PETER PATTAKOS: Right. And I just read the other day that Dan Gilbert will be making more money than anyone off of this convention, as well.


PETER PATTAKOS: Just from the rental of the arena and his, I understand—someone said the bulk of the profits would be going to Quicken Loans.

AMY GOODMAN: Well, it’s interesting, because we’ve been talking to a lot of the shop owners here in downtown Cleveland, set aside the poorer communities in the outlying areas, and they are devastated by this week. Their businesses have almost come to a halt.

PETER PATTAKOS: I’ve experienced the same thing. I’ve spoken with people who have said the same thing, and that’s consistent with my observation. So, it raises a lot of questions about just who is benefiting here, just who—you have the big barriers between the citizens and Quicken Loans Arena, and almost a big barrier of analysis of what is being said in that arena and what people really think about it. It’s just that they have such a big megaphone.

AMY GOODMAN: Dan Gilbert’s relationship with the press? I mean, we’re talking about Donald Trump, the new—well, no longer do we use the word "presumptive" nominee, but the Republican presidential nominee. There’s a number of interesting parallels. Among them, you know, journalists have been banned from Donald Trump’s press conferences. They couldn’t ban them from the RNC, because it’s run by the House TV and Senate TV/Radio Gallery. But Dan Gilbert’s relationship with journalists?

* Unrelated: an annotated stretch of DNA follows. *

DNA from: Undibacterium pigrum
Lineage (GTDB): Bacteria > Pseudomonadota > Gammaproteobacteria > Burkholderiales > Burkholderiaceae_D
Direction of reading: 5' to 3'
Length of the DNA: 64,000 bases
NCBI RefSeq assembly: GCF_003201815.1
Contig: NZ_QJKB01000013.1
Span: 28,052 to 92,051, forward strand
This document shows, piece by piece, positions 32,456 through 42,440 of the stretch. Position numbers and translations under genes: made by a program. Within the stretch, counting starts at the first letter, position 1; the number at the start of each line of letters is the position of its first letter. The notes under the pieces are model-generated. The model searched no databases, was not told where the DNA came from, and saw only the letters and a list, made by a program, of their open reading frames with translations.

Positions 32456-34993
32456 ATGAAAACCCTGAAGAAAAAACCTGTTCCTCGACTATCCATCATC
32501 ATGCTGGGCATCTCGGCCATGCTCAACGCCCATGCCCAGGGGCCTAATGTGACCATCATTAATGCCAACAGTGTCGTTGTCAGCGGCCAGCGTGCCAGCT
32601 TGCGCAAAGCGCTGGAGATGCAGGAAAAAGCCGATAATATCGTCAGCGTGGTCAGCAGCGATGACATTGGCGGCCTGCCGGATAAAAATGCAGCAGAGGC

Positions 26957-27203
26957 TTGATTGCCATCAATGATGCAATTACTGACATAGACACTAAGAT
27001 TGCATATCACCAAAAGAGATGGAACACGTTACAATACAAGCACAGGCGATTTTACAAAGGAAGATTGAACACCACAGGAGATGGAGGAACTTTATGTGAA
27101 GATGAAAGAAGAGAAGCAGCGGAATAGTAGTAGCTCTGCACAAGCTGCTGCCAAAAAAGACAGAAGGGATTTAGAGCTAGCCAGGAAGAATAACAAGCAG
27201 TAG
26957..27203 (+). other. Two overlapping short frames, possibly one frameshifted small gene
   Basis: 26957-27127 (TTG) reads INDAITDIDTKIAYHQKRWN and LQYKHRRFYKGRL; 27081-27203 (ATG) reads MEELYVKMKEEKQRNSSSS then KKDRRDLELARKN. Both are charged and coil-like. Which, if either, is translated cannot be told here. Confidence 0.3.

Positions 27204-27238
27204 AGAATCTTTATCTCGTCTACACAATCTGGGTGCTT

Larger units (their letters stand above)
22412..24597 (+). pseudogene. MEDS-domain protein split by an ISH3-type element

PETER PATTAKOS: It’s well known. These stories have been reported time and time again. When anyone in a local paper writes something critical of Dan Gilbert, he will place an angry phone call, at least one angry phone call. And it has certainly had a chilling effect, in my opinion. And I always go back to the example of the sports subsidy. They bombed the airwaves with $3 million worth of advertising. And their tagline was "Keep Cleveland strong." And this was at a time when the consensus was that Cleveland schools were the worst in the nation. Our infant mortality rate was the worst in the nation. Inequality is as bad here as it is anywhere. And we’re also one of the most economically segregated cities. And he’s saying, at this same time, that we should keep Cleveland strong by giving him $300—him and his fellow owners $300 million, when they don’t tell us why they need it. It’s quite stunning. And it reminds me of "Make America great again," in a way. How do we expect him really to do that? And what is he saying about how he’s going to do that? It just makes no sense.

AMY GOODMAN: Peter Pattakos, I want to thank you for being with us, Ohio attorney, publisher of the sports website Cleveland Frowns.